In October 2017, the Census Bureau announced that the projected life-cycle cost of the 2020 Census had climbed to $15.6 billion, a 27-percent increase from its 2015 estimate.
A reliable cost estimate is essential to budgeting, planning, and managing the Census. We found that, while the Census Bureau has improved its cost-estimation process, the 2017 cost estimation still doesn’t meet all the necessary criteria of a reliable cost estimate. For example, the Bureau needs to improve documentation to support the cost estimate. We maintain our previous recommendation that the Census Bureau ensure that its cost estimate for the Census is reliable.
Increases to the 2020 Census Costs
Bar graph showing that the cost estimate for the Census increased by $3.3 billion between 2015 and 2017.
What GAO Found
Since 2015, the Census Bureau (Bureau) has made significant progress in improving its ability to develop a reliable cost estimate. While improvements have been made, the Bureau's October 2017 cost estimate for the 2020 Census does not fully reflect all the characteristics of a reliable estimate. (See figure.) Specifically, for the characteristic of being well-documented, GAO found that some of the source data either did not support the information described in the cost estimate or was not in the files provided for two of its largest field operations. In GAO's assessment of the 2015 version of the 2020 Census cost estimate, GAO recommended that the Bureau take steps to ensure that each of the characteristics of a reliable cost estimate is met. The Bureau agreed and has taken steps, but has not fully implemented this recommendation.
Extent to Which Census Bureau Cost Estimate for 2020 Census Meets Standards for Reliability, 2015 vs. 2017
Source: GAO analysis of U.S. Census Bureau data | GAO 18-635
A reliable cost estimate serves as a tool for program development and oversight, helping management make informed decisions. During this review, GAO found the Bureau used the cost estimate to inform decision making.
Factors that contributed to cost fluctuations between the 2015 and 2017 cost estimates include:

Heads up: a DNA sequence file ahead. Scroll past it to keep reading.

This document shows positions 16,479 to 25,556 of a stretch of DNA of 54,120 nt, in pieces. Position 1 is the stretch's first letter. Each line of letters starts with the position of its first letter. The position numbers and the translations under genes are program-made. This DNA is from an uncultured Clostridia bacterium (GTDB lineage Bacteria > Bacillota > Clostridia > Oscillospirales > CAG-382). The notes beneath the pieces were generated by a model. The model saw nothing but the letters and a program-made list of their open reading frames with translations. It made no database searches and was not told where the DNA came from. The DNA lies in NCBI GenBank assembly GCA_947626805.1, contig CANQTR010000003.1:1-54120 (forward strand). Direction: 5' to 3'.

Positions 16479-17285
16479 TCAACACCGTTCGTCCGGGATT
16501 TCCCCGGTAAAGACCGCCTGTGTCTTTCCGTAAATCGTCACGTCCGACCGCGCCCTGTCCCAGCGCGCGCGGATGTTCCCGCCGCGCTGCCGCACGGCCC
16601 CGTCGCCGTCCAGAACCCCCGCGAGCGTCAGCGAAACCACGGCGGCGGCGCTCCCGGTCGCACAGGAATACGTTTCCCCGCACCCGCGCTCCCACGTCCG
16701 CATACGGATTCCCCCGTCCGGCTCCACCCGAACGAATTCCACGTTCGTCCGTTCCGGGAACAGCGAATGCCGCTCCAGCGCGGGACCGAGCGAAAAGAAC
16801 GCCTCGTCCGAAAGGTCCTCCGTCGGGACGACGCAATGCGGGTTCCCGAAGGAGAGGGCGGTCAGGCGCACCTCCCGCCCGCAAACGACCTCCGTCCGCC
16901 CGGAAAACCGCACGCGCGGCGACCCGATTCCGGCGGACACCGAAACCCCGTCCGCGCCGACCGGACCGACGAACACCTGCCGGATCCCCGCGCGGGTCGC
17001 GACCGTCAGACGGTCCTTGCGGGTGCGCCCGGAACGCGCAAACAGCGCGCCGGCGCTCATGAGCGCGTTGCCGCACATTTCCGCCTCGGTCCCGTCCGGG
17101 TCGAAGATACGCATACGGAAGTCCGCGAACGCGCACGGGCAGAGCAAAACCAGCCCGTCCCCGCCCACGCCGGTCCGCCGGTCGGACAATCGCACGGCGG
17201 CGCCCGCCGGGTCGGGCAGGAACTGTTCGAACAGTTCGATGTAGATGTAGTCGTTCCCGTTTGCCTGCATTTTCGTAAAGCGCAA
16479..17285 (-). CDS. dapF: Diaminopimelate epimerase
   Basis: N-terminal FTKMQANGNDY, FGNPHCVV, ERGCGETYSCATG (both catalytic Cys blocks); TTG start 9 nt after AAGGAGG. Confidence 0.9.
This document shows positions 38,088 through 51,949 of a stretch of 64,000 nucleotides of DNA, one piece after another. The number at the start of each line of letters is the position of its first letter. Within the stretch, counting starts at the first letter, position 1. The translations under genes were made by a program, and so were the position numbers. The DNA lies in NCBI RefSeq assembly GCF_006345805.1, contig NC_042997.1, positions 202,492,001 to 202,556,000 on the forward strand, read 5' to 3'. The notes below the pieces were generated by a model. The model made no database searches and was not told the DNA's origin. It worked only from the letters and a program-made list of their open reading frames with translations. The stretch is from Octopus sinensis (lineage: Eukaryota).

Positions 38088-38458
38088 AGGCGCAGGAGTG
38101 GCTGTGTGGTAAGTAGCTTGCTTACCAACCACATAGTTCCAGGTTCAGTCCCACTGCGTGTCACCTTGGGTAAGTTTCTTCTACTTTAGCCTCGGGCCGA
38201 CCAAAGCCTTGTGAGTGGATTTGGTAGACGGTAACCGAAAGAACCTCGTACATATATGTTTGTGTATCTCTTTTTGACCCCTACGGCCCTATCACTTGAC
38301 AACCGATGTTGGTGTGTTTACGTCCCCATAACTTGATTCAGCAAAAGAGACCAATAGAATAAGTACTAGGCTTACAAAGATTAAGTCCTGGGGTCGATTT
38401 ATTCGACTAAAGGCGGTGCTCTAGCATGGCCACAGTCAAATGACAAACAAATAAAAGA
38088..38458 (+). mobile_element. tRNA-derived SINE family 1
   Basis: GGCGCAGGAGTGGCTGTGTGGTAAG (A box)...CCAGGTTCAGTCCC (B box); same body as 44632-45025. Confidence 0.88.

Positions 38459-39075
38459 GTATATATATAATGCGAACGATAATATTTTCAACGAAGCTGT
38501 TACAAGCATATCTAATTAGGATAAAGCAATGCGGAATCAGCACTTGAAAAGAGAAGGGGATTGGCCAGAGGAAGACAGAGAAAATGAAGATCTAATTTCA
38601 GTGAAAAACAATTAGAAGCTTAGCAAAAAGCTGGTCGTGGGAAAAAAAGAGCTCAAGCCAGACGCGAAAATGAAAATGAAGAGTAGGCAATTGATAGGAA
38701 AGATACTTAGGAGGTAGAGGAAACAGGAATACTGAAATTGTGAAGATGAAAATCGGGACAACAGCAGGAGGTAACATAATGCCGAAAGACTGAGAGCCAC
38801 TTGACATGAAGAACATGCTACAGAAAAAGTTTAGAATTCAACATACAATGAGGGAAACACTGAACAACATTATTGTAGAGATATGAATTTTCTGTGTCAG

Changes in assumptions. Among other changes, a decrease in the assumed rate for self-response from 63.5 percent in 2015 to 60.5 percent in 2017 increased the cost of collecting responses from nonresponding housing units.
Improved ability to anticipate and quantify risk. In general, contingency allocations designed to address the effects of potential risks increased overall from $1.3 billion in 2015 to $2.6 billion in 2017.
An overall increase in information technology (IT) costs. IT cost increases, totaling $1.59 billion, represented almost 50 percent of the total cost increase from 2015 to 2017.
Why GAO Did This Study
In October 2017, the Department of Commerce (Commerce) announced that the projected life-cycle cost of the 2020 Census had climbed to $15.6 billion, a more than $3 billion (27 percent) increase over its 2015 estimate. A high-quality, reliable cost estimate is a key tool for budgeting, planning, and managing the 2020 Census. Without this capability, the Bureau is at risk of experiencing program cost overruns, missed deadlines, and performance shortfalls.
GAO was asked to evaluate the reliability of the Bureau's life-cycle cost estimate. This report evaluates the reliability of the Bureau's revised life-cycle cost estimate for the 2020 Census and the extent to which the Bureau is using it as a management tool, and compares the 2015 and 2017 cost estimates to describe key drivers of cost growth. GAO reviewed documentary and testimonial evidence from Bureau officials responsible for developing the 2020 Census cost estimate and used its cost assessment guide (GAO-09-3SP) as criteria.
GAO is not making any new recommendations but maintains its earlier recommendation—that the Secretary of Commerce direct the Bureau to take specific steps to ensure its cost estimate meets the characteristics of a high-quality estimate. In its response to this report, Commerce generally agreed with the findings related to cost estimation improvements, but disagreed that the cost estimate was not reliable. However, until GAO's recommendation is fully implemented the cost estimate cannot be considered reliable.